When it comes to open-fit, true-wireless earbuds, many alternatives exist, most at lower prices, while some even come with ANC. I can safely say, however, that none matches the third-generation AirPods’ sound quality and overall comfort.
Indeed, on this front, the only real competition for the AirPods 3, at least for iPhone owners, are the second generation AirPods, which Apple now sells for the princely sum of £119, without the option of a wireless charging case. These don’t come close to the third-generation AirPods for overall quality, however, so if you can stretch to the new model, then that’s definitely what I’d recommend you do.
If it’s headphones for exercising you want, it’s also worth considering the Aftershokz range of bone conduction headphones, in particular, the Aeropex. These are more waterproof than the AirPods, to the extent you can even wear them swimming, and they leave your ears completely open so you don’t feel cut off from the outside while listening to them on a bike or a run. The flipside is that they’re not the greatest things for listening to banging dance tracks and are better suited to podcasts, audiobooks and spoken-word radio.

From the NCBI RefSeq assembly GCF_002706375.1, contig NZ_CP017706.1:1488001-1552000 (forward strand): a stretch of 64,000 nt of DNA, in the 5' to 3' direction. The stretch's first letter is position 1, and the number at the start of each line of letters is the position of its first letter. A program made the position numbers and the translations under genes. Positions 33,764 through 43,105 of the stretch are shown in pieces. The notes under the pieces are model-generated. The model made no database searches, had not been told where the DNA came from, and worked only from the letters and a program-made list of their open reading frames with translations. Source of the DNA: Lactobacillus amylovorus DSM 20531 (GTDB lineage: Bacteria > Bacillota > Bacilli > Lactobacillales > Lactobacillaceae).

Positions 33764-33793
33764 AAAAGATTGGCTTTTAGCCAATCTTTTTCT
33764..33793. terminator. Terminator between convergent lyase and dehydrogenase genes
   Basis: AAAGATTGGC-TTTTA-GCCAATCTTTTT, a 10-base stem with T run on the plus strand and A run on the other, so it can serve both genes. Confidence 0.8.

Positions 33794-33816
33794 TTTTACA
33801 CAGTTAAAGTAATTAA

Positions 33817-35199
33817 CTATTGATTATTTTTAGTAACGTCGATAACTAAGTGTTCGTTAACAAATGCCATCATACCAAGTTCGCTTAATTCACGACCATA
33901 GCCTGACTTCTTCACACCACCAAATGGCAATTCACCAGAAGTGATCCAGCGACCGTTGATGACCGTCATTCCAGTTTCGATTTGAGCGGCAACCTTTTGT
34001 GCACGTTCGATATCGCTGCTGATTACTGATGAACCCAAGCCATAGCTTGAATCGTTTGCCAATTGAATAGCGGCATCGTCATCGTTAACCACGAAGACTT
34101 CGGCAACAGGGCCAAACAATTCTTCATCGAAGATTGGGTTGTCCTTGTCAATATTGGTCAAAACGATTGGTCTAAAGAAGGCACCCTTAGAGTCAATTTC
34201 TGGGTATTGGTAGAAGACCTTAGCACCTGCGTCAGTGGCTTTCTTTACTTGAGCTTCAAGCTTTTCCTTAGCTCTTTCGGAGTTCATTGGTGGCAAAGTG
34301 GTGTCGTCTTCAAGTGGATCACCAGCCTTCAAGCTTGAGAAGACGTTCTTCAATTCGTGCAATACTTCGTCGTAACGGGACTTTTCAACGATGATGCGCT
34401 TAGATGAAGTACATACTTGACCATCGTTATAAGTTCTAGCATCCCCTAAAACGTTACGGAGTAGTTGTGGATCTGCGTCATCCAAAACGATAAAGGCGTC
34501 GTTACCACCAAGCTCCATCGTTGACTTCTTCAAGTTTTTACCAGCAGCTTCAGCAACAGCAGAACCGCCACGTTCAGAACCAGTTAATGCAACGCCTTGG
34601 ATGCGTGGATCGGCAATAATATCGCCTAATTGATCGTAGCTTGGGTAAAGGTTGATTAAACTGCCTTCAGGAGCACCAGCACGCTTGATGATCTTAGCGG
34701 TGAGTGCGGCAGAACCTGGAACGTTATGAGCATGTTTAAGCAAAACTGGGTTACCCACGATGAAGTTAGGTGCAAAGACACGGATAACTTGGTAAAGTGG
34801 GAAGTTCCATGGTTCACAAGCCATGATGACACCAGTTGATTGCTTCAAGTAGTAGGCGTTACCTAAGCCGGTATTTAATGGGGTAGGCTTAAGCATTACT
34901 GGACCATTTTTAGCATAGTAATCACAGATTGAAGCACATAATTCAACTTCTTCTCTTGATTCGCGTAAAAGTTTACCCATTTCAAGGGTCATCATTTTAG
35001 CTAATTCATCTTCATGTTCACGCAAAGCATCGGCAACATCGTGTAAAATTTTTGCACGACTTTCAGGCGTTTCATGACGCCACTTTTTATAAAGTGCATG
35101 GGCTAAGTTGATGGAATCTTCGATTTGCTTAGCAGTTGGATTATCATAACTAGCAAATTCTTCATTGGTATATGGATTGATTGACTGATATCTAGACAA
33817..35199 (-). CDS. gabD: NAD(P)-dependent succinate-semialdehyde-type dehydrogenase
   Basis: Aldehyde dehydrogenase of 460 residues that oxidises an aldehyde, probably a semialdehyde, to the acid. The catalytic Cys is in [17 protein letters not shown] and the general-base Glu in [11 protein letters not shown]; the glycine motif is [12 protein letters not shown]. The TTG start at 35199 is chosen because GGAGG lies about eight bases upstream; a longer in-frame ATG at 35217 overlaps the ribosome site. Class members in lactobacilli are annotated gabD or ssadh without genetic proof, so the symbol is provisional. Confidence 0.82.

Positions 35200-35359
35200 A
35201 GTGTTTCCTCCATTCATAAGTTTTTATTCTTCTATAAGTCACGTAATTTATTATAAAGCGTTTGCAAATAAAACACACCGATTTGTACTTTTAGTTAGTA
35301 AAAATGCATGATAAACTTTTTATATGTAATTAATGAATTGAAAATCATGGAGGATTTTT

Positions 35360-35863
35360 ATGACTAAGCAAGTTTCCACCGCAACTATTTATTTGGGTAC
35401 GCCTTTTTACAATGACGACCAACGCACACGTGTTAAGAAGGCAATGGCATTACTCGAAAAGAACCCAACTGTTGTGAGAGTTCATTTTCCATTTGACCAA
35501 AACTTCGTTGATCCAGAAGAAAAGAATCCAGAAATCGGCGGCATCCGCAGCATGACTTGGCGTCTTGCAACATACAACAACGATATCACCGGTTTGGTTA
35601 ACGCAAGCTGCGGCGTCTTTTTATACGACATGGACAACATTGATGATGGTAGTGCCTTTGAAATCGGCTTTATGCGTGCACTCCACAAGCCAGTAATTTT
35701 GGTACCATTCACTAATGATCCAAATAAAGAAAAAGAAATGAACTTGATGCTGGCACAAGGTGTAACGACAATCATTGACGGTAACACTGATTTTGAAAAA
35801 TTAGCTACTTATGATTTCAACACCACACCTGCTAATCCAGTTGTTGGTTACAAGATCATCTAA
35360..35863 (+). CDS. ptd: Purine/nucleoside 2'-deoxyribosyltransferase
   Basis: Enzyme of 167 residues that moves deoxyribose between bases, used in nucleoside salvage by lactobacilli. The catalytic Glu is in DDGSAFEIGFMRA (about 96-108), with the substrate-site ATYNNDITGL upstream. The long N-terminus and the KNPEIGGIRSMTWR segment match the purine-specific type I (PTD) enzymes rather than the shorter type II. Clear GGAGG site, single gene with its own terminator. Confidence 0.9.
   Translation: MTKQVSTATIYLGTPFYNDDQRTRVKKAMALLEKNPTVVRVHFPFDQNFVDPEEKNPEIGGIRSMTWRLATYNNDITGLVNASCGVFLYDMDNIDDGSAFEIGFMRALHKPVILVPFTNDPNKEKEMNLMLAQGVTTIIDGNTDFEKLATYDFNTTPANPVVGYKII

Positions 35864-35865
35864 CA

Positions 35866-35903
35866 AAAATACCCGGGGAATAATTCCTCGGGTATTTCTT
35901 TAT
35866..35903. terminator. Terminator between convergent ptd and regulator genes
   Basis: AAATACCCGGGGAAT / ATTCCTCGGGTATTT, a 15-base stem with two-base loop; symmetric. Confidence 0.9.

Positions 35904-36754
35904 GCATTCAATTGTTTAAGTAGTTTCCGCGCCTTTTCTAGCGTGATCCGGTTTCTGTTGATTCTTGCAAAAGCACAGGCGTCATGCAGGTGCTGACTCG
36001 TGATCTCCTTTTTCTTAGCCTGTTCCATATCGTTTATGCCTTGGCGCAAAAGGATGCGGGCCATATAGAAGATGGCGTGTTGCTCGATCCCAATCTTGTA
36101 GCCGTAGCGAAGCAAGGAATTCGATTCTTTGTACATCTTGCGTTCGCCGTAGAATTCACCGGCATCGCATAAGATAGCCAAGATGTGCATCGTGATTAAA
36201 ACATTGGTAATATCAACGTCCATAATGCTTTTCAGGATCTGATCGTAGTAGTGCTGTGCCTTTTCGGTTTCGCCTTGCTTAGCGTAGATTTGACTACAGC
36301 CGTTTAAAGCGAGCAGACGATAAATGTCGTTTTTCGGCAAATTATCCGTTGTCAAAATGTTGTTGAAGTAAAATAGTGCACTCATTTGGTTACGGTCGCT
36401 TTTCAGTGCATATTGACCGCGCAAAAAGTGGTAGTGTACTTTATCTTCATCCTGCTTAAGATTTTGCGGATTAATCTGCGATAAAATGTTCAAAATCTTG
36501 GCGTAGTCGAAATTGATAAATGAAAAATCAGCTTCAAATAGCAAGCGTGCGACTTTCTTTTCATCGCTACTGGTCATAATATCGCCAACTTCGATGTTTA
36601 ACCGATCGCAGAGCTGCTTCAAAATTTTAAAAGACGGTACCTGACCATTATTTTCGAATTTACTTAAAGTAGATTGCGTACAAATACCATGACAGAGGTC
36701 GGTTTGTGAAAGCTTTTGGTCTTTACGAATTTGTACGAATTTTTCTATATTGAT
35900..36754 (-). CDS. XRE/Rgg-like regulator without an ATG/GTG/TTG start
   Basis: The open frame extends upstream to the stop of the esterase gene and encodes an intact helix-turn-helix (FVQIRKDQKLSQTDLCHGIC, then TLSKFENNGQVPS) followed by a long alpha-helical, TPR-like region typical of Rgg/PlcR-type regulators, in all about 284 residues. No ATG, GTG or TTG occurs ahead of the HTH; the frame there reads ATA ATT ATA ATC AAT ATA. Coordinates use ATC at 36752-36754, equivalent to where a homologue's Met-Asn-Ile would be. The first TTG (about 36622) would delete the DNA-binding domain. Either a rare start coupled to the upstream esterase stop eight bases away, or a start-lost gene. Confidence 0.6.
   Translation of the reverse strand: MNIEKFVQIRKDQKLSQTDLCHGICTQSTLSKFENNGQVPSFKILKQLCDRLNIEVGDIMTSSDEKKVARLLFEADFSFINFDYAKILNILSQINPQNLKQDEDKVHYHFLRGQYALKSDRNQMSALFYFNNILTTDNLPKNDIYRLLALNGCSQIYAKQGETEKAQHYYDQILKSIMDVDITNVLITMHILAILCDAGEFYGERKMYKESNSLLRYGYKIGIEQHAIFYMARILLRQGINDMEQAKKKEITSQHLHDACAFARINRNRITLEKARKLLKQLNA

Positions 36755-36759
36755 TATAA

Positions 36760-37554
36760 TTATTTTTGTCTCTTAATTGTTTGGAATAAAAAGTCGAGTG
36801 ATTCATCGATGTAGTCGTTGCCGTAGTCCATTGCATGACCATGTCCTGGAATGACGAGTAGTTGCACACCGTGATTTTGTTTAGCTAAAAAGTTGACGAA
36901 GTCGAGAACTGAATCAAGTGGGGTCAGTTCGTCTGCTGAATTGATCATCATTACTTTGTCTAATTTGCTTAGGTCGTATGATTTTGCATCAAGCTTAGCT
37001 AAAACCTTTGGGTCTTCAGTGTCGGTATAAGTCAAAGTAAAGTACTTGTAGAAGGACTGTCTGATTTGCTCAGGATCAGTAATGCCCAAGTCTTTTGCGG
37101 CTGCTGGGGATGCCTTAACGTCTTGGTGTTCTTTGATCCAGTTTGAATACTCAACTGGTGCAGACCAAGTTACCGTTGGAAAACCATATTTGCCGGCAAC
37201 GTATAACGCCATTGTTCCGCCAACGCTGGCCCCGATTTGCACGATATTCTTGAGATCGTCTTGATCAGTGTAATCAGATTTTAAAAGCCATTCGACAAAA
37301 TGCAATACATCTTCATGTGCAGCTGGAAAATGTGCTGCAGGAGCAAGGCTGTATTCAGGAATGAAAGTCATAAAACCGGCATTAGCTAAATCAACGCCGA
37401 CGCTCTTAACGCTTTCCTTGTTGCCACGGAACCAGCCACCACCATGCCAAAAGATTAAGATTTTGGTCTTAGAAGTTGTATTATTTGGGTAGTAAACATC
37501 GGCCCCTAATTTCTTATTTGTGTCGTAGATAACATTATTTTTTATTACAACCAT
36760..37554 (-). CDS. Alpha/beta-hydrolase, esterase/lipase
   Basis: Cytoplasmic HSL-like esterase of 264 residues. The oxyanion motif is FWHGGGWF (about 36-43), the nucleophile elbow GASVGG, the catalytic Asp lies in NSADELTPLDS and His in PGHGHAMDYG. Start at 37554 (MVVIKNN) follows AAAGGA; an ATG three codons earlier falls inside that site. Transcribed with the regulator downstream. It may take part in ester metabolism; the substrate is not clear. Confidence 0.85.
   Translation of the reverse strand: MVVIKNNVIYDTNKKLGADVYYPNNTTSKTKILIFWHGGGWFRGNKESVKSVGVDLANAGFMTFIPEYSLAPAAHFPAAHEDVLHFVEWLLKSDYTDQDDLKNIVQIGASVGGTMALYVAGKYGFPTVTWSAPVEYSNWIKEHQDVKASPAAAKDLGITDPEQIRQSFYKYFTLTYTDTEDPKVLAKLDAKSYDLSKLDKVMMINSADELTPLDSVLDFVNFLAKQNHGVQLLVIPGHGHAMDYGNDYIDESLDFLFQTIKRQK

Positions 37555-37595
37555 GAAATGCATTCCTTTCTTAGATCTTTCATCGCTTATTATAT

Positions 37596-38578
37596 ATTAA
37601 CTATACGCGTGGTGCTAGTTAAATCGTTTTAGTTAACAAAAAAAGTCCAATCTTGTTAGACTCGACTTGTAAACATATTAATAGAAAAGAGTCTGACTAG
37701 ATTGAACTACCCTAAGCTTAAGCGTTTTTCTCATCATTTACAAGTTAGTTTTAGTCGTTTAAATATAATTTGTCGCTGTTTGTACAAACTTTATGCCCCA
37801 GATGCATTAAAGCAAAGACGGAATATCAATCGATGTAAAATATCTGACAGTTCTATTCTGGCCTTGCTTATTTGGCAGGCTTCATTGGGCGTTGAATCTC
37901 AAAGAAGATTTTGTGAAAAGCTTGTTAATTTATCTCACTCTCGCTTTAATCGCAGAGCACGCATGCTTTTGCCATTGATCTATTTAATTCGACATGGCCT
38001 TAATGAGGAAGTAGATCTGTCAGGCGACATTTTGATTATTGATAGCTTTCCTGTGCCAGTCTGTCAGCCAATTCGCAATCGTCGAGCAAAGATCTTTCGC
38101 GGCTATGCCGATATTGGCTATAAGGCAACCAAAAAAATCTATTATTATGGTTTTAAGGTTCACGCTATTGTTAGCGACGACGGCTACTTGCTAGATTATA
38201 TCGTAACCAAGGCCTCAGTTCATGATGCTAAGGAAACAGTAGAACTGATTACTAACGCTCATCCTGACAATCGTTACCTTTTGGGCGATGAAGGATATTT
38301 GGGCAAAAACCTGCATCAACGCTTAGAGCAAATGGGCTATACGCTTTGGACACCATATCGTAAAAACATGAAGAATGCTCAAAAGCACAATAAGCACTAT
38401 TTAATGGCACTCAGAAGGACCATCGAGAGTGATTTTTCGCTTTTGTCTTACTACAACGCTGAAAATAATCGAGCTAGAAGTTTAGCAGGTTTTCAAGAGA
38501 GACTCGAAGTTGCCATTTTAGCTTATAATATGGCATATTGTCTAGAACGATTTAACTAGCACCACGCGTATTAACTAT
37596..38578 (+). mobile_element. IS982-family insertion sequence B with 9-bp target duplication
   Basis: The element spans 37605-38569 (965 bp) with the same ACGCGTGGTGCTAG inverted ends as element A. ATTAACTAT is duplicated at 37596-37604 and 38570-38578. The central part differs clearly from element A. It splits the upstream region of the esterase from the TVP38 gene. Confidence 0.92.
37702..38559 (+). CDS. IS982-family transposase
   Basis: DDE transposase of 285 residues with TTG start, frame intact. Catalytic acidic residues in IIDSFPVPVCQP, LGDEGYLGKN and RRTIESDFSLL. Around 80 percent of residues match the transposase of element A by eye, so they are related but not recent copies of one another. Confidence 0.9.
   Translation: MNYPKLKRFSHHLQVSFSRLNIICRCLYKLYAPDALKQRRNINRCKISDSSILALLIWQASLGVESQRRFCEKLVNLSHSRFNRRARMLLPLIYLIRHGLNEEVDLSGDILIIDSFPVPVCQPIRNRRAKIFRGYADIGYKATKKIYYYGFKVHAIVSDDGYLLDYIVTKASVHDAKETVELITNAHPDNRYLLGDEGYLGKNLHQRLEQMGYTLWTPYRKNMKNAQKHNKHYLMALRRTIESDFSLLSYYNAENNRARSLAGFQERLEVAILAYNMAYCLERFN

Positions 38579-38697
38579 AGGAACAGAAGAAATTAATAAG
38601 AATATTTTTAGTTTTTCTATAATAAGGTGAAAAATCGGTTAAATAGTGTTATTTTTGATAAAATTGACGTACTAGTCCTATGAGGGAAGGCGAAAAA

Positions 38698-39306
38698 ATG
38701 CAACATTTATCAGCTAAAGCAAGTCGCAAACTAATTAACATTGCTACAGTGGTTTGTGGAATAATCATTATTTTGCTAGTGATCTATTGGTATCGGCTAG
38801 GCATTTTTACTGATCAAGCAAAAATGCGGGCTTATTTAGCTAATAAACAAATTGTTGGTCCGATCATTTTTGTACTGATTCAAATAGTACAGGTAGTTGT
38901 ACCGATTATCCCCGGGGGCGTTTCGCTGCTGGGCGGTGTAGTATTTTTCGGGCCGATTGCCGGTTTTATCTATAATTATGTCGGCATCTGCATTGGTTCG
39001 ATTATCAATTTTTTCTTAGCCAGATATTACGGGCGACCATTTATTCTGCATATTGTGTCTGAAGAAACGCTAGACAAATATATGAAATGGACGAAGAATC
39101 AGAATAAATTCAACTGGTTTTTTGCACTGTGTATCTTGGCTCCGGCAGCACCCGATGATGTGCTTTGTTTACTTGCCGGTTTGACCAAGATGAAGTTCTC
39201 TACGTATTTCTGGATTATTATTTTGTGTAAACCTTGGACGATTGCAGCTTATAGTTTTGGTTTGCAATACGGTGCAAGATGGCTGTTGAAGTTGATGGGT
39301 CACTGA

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Apple AirPods 3 review: Design and key features
The first thing you’ll notice upon extracting the AirPods (3rd generation) from the box is that they’ve been given a physical makeover. The charging case is wider and squatter than before, although they still charge via a Lightning cable connection.
That’s not the only change, though. Open up the case and pull out the earbuds and you’ll see that the body of the earbuds is larger, to accommodate larger drivers inside. There’s also an extra vent on the rear, and the stems have a small, scooped out area on the front, indicating where you need to squeeze to activate the new force sensor controls.
You can’t adjust the volume using these controls, more’s the pity, but you can play, pause and answer/hang up on calls with a single click, while double and triple clicks let you skip forwards and back. A long press hails Siri, but it’s probably easier to simply utter the “Hey Siri” wake word, unless you’re feeling shy.